The harp as an instrument came to its greatest development in Paris in the 20th century with the development of the chromatic harp by Pleyel. The chromatic harp (also known as cross-strung harp) was the first to have all 12 tones of the chromatic scale each on its own string. It has two rows of strings that cross but do not touch. This harp was developed to deal with the growing chromaticism of modern music.
After the chromatic harp came what we now use as the modern concert harp, the pedal harp, which requires the use of pedals to create accidentals (sharps and flats).
The chromatic harp inspired French composers to write for it, and particularly for the Premier Prix competition at the Paris Conservatoire. In 1904, Gabriel Fauré (1845-1924), director of the Conservatoire, wrote his Impromptu, Op. 86, for the competition, which was won by 14-year-old Micheline Kahn (1889-1987). The audience’s disbelief at the first appearance of the teenager was dispelled by her outstanding performance and she was recognized as a true artist.
Fourteen years later, Fauré wrote another work, a miniature for harp, Une châtelaine en sa tour, Op. 110 and dedicated it to Kahn. The title comes from Verlaine’s poem ‘Une sainte en son auréole’ and describes a ‘noble lady’ like those of long ago who personifies ‘grace and love.’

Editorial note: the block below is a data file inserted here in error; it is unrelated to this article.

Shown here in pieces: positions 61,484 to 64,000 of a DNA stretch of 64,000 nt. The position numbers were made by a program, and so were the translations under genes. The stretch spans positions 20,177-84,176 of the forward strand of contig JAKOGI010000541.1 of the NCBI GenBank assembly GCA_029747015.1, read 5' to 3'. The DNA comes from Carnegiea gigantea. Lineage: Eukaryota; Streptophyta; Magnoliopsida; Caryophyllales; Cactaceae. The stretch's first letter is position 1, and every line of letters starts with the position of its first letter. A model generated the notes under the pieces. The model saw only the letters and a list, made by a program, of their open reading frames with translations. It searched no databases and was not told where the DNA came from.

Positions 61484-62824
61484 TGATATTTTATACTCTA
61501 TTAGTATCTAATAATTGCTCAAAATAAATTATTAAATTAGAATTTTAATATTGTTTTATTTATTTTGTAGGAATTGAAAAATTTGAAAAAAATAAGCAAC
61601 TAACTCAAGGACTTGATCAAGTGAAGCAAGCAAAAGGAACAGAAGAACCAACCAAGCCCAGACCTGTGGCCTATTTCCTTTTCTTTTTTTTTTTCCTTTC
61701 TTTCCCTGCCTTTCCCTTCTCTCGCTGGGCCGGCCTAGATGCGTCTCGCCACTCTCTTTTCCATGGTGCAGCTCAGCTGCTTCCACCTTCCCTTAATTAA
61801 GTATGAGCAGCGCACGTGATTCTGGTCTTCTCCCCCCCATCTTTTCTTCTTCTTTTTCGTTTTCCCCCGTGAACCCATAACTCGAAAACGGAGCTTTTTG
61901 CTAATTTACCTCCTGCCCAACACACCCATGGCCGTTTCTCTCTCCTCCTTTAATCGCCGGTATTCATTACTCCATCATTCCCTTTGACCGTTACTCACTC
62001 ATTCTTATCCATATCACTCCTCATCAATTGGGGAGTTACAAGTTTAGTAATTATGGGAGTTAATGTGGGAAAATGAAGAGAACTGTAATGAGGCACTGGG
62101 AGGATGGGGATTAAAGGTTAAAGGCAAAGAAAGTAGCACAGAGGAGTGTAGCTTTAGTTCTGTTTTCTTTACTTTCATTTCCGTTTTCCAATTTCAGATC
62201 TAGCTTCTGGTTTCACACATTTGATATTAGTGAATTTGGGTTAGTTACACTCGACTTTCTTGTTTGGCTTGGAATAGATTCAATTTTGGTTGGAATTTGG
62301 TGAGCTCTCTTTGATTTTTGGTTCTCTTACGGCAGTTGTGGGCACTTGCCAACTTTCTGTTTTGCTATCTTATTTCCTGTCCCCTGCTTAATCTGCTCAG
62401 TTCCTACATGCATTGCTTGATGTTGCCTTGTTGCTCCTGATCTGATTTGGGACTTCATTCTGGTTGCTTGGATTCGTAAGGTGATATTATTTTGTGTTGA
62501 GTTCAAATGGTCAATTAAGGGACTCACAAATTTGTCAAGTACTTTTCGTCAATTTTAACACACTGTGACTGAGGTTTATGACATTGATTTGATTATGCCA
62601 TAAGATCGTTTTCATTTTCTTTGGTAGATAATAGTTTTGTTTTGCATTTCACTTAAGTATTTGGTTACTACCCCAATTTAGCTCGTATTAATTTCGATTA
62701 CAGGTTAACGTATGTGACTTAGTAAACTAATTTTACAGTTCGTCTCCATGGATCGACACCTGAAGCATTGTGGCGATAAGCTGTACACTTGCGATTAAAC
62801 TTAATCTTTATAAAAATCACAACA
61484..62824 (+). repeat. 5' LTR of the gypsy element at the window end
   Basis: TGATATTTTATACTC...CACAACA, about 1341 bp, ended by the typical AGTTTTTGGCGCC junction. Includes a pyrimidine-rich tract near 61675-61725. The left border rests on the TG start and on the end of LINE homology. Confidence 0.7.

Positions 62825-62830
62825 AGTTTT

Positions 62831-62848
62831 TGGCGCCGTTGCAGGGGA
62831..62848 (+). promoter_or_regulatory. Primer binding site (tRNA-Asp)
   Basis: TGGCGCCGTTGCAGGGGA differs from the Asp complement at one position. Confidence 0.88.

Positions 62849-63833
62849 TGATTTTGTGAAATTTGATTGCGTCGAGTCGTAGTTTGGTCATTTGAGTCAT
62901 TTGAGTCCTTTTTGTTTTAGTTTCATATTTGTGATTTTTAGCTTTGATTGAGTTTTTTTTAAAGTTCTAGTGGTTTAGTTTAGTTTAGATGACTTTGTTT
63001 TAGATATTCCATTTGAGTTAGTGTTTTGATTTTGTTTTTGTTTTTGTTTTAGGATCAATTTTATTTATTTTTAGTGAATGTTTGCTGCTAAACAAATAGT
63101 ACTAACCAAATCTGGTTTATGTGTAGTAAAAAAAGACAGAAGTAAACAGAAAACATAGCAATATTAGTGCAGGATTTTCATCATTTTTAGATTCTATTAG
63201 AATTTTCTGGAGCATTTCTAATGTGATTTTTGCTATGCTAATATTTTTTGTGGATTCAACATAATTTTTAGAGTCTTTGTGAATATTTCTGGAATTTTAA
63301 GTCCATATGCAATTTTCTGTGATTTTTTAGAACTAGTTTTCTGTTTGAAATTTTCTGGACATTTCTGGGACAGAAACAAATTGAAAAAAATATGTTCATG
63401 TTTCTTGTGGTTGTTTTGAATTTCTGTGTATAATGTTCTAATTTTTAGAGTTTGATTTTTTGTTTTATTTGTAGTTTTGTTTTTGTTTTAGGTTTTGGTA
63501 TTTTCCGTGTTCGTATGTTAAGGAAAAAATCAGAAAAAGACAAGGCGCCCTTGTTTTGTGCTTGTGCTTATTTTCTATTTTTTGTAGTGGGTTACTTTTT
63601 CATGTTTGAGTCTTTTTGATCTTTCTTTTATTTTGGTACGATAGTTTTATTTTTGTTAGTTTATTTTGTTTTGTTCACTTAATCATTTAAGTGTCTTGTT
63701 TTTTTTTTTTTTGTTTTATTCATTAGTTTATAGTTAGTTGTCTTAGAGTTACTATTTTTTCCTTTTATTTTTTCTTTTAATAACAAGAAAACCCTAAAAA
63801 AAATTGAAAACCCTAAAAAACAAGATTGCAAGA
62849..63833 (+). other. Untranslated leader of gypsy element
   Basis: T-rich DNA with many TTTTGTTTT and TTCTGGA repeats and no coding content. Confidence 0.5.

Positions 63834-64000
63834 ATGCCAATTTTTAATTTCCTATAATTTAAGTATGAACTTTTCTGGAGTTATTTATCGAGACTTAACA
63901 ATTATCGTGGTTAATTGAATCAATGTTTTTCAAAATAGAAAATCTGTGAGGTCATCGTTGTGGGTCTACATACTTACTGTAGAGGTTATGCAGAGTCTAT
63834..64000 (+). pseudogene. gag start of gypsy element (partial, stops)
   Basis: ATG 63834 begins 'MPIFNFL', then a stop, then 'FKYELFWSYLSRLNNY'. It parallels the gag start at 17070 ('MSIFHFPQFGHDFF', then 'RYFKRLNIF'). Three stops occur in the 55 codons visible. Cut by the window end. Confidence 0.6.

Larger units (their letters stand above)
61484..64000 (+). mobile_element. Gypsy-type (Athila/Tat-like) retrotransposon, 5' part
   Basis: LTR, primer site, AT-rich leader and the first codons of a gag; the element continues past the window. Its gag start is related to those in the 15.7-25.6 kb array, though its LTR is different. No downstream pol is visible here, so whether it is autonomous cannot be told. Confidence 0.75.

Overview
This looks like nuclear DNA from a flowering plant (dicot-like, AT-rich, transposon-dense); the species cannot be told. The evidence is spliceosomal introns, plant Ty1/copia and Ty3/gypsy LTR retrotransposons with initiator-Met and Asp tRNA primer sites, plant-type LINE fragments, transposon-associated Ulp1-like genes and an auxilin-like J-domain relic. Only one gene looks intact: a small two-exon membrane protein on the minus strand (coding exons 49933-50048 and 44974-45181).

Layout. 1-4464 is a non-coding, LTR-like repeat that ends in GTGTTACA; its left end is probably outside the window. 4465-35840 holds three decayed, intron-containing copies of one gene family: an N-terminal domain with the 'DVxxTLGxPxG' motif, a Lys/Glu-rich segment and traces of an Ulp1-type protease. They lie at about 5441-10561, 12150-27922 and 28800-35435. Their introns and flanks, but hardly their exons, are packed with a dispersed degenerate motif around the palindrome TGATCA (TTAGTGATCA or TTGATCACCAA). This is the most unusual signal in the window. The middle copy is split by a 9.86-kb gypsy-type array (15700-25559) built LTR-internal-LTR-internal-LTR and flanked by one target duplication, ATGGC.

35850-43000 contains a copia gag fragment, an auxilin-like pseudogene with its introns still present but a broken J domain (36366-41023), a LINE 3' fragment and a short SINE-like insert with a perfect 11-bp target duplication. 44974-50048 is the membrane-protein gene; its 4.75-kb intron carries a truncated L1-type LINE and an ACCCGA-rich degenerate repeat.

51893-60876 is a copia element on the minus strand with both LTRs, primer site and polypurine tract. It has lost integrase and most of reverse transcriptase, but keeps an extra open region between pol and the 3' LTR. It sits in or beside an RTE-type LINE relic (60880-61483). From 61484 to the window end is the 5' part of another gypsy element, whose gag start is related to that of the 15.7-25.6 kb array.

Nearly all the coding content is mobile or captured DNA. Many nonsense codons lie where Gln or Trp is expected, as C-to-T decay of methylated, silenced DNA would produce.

It’s a melancholic piece, slightly plaintive. Harpists view it as an elegy, although there is nothing in Verlaine’s poetry to convey that. The minor key of the opening changes in the middle to a bright F major, before fading away to nothingness. Writers, looking at the time it was written, wonder if it’s Fauré’s reflection on WWI, or perhaps a nod to a young harpist from a 73-year old composer.
Fauré: Une châtelaine en sa tour, Op. 110 (Kazuko Shinozaki, harp)